Exploring Violence Against Women

A worldwide survey conducted by CTI Solutions, LLC, reveals a disturbing epidemic of violence against women in virtually every country. It ranges from sexual mutilation not only in Africa, the Middle East, Far East, but North America as well. [1] It also includes widespread homicides against women (Femicides) in Latin America, which has one of the highest incidences of these attacks in the world. This includes many young girls forced to marry much older men.

Unfortunately, violence against women transcends cultural differences, since it occurs worldwide across regions and countries. The fact that it is pervasive around the world it does not make it any more acceptable or tolerable. The best way to deal with this scourge is to objectively document occurrences wherever it’s identified, compiled, fused, and analyzed. The resulting evidence will provide the best and most objective analysis.

Much of the research CTI Solutions, LLC is currently conducting is focused in Latin America particularly in the region known as the Northern Triangle (Guatemala, Honduras, and El Salvador). This is an area that serves as a gateway for drug trafficking from South to North America, but is also the source of high levels of human trafficking, including women and children, the point of origin for most of the violent gangs operating in North America. The area holds the record as one of the most violent in the world and holds the world record for homicides. While violence against women is factually and statistically verified, we have also found a strong correlation with violence against other vulnerable populations, such minors, and the physically and mentally handicapped.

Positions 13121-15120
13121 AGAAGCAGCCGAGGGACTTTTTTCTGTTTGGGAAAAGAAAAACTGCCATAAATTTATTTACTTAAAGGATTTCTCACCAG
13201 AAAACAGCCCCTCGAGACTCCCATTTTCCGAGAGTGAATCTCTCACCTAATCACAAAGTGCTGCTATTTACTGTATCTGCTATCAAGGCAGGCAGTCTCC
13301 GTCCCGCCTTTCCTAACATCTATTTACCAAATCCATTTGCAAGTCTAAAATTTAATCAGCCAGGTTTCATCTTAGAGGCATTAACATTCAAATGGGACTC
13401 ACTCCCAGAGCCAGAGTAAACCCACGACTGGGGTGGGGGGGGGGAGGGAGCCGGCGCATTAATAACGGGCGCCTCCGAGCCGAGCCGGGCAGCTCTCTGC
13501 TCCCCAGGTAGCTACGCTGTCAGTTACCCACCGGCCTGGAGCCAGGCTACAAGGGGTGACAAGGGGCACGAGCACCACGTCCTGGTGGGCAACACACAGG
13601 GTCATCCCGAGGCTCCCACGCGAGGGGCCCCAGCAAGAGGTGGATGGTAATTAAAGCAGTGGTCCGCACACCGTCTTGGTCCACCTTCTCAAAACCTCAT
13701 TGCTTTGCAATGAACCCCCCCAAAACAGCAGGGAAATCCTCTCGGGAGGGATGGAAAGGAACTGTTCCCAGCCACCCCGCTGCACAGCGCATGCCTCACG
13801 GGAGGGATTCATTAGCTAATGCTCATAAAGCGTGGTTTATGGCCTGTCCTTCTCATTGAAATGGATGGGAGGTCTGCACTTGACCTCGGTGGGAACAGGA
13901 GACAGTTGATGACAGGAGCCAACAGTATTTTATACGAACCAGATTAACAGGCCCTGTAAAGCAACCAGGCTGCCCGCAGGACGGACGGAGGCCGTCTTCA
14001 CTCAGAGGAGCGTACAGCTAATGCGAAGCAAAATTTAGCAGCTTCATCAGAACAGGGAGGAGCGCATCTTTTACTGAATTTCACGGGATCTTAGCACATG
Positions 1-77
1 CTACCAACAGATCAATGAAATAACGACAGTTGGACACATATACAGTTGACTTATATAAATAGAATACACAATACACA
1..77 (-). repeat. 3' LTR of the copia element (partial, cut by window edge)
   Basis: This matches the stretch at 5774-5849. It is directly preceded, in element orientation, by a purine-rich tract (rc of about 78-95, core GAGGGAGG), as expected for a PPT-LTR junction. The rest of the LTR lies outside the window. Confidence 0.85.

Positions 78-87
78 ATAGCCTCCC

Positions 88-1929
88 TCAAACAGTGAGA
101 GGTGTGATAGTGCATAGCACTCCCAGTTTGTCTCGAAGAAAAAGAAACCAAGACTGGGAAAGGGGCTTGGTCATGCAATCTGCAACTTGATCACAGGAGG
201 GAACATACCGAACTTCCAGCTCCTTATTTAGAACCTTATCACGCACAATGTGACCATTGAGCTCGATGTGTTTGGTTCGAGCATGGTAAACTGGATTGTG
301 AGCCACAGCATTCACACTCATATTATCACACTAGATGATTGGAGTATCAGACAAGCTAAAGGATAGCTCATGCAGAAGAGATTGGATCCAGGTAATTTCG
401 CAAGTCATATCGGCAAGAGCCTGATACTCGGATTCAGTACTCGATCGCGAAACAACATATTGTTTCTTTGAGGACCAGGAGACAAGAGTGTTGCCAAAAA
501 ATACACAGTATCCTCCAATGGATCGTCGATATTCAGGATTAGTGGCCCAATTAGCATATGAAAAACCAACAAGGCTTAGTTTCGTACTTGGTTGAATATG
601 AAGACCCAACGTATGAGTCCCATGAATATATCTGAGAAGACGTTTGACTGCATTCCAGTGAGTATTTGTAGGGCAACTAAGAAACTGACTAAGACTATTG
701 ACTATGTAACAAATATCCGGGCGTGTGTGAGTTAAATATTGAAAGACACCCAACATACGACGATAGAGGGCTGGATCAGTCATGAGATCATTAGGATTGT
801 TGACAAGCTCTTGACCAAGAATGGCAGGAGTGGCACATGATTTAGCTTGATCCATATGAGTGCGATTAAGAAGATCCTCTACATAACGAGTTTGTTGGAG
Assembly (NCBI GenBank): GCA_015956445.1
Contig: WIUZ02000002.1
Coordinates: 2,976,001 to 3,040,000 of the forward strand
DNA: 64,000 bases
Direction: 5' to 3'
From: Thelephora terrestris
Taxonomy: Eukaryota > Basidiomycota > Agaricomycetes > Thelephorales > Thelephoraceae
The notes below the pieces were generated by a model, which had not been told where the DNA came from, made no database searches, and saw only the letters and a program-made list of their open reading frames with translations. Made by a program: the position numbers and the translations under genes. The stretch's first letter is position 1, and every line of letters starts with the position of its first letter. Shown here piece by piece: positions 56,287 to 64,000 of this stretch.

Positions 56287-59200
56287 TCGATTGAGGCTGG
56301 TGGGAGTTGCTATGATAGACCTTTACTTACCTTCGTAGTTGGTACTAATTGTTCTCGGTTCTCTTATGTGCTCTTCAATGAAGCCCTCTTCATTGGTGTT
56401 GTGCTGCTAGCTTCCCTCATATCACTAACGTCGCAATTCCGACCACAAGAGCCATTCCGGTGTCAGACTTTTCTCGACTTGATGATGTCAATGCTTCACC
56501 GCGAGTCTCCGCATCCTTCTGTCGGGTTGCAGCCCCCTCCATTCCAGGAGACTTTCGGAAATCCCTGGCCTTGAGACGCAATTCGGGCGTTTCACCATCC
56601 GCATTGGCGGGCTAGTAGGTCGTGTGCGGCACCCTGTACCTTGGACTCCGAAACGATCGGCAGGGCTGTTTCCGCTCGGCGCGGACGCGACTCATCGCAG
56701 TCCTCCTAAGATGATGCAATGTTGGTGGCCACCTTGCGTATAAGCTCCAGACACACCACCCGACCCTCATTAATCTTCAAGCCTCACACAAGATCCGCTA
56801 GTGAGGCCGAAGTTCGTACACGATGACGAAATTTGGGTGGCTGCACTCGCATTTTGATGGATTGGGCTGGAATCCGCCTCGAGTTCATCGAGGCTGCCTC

Future post by CTI Solutions, LLC analytical staff will include additional details on these critical social problems.

[1] The estimated increase was wholly a result of rapid growth in the number of immigrants from FGM/C-practicing countries living in the United States and not from increases in FGM/C prevalence in those countries. Public Health Reports / March–April 2016 / Volume 131